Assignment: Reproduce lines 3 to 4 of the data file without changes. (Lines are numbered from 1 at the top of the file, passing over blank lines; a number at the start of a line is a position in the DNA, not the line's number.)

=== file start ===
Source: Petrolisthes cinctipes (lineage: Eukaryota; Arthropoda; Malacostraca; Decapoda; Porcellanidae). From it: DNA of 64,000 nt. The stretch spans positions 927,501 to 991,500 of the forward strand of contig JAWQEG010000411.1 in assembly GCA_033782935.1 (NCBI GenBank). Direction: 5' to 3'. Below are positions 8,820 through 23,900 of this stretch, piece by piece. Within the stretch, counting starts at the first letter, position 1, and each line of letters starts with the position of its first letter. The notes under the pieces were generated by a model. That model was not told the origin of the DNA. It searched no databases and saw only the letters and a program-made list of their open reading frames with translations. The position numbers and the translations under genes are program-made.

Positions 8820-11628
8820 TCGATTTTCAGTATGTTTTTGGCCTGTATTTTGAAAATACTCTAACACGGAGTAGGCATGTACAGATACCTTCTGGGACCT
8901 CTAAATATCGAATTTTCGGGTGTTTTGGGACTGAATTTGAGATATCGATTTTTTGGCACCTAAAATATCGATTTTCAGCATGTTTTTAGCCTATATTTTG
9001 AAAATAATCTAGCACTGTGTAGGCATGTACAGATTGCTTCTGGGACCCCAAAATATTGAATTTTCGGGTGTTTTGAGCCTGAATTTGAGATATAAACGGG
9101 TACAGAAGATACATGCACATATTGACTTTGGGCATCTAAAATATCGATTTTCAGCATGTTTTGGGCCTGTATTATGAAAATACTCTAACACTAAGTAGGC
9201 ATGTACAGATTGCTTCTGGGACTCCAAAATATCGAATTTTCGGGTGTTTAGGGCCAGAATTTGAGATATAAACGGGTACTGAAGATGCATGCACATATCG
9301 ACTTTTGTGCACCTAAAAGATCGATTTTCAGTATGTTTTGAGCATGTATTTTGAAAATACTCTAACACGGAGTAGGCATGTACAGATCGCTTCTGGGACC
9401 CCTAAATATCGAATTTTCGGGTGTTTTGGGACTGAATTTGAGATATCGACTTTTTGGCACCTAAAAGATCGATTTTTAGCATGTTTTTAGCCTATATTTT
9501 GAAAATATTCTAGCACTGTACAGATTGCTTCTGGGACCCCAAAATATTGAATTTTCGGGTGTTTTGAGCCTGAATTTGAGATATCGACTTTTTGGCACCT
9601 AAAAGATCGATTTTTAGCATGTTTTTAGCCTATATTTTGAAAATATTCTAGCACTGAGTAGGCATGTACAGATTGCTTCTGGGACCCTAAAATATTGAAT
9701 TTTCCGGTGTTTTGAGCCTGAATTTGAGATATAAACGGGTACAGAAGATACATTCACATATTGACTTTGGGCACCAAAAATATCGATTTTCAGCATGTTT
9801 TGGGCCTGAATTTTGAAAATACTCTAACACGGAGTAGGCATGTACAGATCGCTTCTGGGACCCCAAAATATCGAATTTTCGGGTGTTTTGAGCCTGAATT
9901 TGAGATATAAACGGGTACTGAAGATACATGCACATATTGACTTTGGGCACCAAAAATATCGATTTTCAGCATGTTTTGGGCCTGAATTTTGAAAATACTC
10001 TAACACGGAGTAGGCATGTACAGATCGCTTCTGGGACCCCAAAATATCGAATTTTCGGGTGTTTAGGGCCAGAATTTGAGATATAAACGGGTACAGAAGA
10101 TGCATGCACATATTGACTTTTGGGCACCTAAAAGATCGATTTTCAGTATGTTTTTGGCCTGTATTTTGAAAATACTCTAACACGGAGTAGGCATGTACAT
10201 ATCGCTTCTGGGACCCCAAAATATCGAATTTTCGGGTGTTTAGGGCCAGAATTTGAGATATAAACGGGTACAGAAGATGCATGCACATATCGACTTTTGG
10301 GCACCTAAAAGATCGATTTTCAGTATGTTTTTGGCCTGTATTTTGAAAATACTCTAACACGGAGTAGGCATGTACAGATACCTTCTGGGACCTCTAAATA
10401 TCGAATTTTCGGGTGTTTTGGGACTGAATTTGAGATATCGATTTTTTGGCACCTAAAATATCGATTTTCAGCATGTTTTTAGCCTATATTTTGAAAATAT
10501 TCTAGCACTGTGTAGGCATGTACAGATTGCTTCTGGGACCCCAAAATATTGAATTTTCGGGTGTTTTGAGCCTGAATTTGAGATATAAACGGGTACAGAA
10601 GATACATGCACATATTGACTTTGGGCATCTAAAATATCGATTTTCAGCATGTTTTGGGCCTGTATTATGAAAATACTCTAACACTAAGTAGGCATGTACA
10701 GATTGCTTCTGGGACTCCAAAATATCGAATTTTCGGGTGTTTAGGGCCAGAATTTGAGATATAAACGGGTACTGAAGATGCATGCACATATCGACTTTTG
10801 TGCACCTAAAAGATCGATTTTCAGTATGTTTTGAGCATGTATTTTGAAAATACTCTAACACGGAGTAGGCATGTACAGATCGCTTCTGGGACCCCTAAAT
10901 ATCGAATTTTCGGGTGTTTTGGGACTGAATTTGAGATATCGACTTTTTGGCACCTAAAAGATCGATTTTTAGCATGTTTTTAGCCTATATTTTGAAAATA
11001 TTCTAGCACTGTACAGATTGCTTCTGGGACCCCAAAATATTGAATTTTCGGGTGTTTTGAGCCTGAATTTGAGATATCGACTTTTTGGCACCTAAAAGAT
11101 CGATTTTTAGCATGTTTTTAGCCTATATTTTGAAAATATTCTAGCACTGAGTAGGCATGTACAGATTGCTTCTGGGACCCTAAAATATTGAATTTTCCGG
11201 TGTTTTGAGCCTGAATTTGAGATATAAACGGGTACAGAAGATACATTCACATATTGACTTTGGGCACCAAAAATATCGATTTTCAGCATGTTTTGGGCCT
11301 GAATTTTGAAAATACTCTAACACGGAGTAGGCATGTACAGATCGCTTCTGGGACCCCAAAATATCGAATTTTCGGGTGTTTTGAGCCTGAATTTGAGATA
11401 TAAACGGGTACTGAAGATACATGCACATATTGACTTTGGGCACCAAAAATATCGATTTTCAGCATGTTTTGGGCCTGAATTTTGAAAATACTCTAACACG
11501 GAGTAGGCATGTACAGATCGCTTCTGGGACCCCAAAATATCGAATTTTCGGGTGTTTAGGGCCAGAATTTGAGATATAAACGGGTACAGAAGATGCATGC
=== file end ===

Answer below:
8820 TCGATTTTCAGTATGTTTTTGGCCTGTATTTTGAAAATACTCTAACACGGAGTAGGCATGTACAGATACCTTCTGGGACCT
8901 CTAAATATCGAATTTTCGGGTGTTTTGGGACTGAATTTGAGATATCGATTTTTTGGCACCTAAAATATCGATTTTCAGCATGTTTTTAGCCTATATTTTG